Meanwhile, in June 2022 Bahrain’s Telecommunications Regulatory Authority launched the Telecommunications Emergency Response Plan. Designed in collaboration with other stakeholders, the plan lays out a coordinated sector-wide response to ICT-related emergencies. By bolstering the country’s ability to respond to cyberattacks, the roadmap seeks to ensure business continuity in sectors including health, education and energy.

Regional Responses 

Nigeria has also taken notable steps to improve its cybersecurity. In June 2022 the government announced that it had created cybersecurity toolkits for more than 41m micro-, small and medium-sized enterprises. Many other emerging markets on the continent have indicated that they will develop their own national strategies in the coming months. For example, that same month Kenya announced it planned to develop strategies to protect its digital ecosystem.

In a sign of the global importance being placed on the issue, in June 2022 international media reported that the US and the EU were developing plans to fund secure digital infrastructure in developing countries. The proposal marks the first time the US and the EU will work together to fund and protect other countries’ critical infrastructure from cyberattacks. Initial projects are slated to take place in countries in Africa and Latin America.

While cybersecurity awareness is rising globally, some regions remain at greater risk of attack than others. According to the most recent Cyber-Risk Index for the second half of 2021 – developed by Japanese multinational cybersecurity software company Trend Micro in partnership with the Ponemon Institute – Latin America recorded the highest level of risk, followed by Europe, North America and Asia Pacific. Africa was not included in the report.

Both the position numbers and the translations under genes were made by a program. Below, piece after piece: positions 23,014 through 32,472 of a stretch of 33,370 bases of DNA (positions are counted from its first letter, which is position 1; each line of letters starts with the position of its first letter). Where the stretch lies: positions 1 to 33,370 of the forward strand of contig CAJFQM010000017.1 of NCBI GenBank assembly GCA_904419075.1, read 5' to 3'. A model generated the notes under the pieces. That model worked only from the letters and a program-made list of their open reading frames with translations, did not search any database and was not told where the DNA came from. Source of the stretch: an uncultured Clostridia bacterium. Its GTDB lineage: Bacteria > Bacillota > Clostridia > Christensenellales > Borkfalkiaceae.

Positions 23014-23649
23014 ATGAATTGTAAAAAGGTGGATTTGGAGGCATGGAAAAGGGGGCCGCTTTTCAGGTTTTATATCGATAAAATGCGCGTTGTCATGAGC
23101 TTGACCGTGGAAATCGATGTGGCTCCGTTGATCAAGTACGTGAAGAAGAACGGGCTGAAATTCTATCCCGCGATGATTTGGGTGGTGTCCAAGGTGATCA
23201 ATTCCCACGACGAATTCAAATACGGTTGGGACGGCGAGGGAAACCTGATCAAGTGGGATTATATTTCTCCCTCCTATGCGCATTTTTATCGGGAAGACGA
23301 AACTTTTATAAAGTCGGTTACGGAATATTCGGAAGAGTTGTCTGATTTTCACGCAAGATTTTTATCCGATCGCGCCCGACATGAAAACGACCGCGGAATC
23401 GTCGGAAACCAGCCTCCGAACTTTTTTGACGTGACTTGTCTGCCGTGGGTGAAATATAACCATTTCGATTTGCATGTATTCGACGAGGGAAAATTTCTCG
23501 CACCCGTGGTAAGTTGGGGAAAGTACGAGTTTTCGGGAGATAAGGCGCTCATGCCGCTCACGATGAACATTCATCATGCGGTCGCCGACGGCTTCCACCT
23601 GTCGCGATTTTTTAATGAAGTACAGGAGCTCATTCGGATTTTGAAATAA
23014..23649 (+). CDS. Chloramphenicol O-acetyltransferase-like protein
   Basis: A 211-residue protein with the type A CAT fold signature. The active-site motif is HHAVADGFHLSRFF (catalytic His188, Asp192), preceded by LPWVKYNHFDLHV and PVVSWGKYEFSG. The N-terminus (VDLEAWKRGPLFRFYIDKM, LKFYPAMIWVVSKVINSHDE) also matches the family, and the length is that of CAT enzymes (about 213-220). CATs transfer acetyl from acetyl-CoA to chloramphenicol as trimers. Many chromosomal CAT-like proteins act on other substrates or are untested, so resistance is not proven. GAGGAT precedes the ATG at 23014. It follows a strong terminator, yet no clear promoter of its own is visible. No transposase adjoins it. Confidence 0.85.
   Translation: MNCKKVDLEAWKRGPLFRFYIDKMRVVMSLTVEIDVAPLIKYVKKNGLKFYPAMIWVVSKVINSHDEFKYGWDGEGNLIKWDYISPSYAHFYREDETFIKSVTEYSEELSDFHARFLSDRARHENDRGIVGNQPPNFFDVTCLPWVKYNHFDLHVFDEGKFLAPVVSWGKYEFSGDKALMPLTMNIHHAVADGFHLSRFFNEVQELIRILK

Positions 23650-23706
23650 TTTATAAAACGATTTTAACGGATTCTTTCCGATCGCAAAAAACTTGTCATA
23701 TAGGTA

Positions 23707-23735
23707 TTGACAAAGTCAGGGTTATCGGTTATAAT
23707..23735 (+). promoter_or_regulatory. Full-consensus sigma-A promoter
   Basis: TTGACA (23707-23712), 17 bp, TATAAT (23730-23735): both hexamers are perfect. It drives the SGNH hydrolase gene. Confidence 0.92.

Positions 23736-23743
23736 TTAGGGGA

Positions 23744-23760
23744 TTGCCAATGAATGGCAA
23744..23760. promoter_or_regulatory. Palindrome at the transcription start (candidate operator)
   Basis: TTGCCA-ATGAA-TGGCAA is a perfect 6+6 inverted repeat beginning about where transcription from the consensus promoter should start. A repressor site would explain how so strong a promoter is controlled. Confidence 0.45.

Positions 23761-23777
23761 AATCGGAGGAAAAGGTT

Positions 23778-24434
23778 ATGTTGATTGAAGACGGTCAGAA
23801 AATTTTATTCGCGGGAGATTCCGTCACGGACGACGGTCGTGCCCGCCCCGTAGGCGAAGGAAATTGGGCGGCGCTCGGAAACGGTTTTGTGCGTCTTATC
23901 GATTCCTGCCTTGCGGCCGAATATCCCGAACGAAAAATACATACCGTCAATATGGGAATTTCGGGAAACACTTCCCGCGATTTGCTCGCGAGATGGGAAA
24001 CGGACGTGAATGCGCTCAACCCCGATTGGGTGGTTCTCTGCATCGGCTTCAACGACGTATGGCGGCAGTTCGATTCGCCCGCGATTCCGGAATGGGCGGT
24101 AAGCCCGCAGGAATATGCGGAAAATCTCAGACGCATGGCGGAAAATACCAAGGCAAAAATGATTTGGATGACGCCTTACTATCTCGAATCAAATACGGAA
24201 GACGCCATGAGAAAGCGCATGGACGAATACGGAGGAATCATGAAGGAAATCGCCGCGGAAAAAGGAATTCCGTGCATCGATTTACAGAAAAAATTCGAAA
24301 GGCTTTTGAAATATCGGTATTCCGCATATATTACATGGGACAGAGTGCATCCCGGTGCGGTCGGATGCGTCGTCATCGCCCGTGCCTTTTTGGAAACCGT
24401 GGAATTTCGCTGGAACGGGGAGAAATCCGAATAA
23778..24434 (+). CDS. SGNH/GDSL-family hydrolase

Although the report noted that the global rise in cyberthreats in 2021 had largely stemmed from the pandemic and the shift to remote work, Latin America’s elevated risk was attributed to the lower level of perceived readiness of the region’s organisations when it came to responding to cyberattacks. In 2021 the number of cyberattacks in Latin America increased by 600%, according to cybersecurity company Fortinet. Mexico was the target of 54% of the 289bn attempted attacks, followed by Brazil (30.6%), Peru (4%) and Colombia (3.9%).

As countries around the world take stock of the risks and damages associated with cybercrime, it is expected that the rise in attacks may lead to greater demand for innovative solutions such as cyberinsurance. According to Vantage Market Research, the global market for cyberinsurance is projected to reach $28.5bn by 2028, up from $7.5bn in 2021.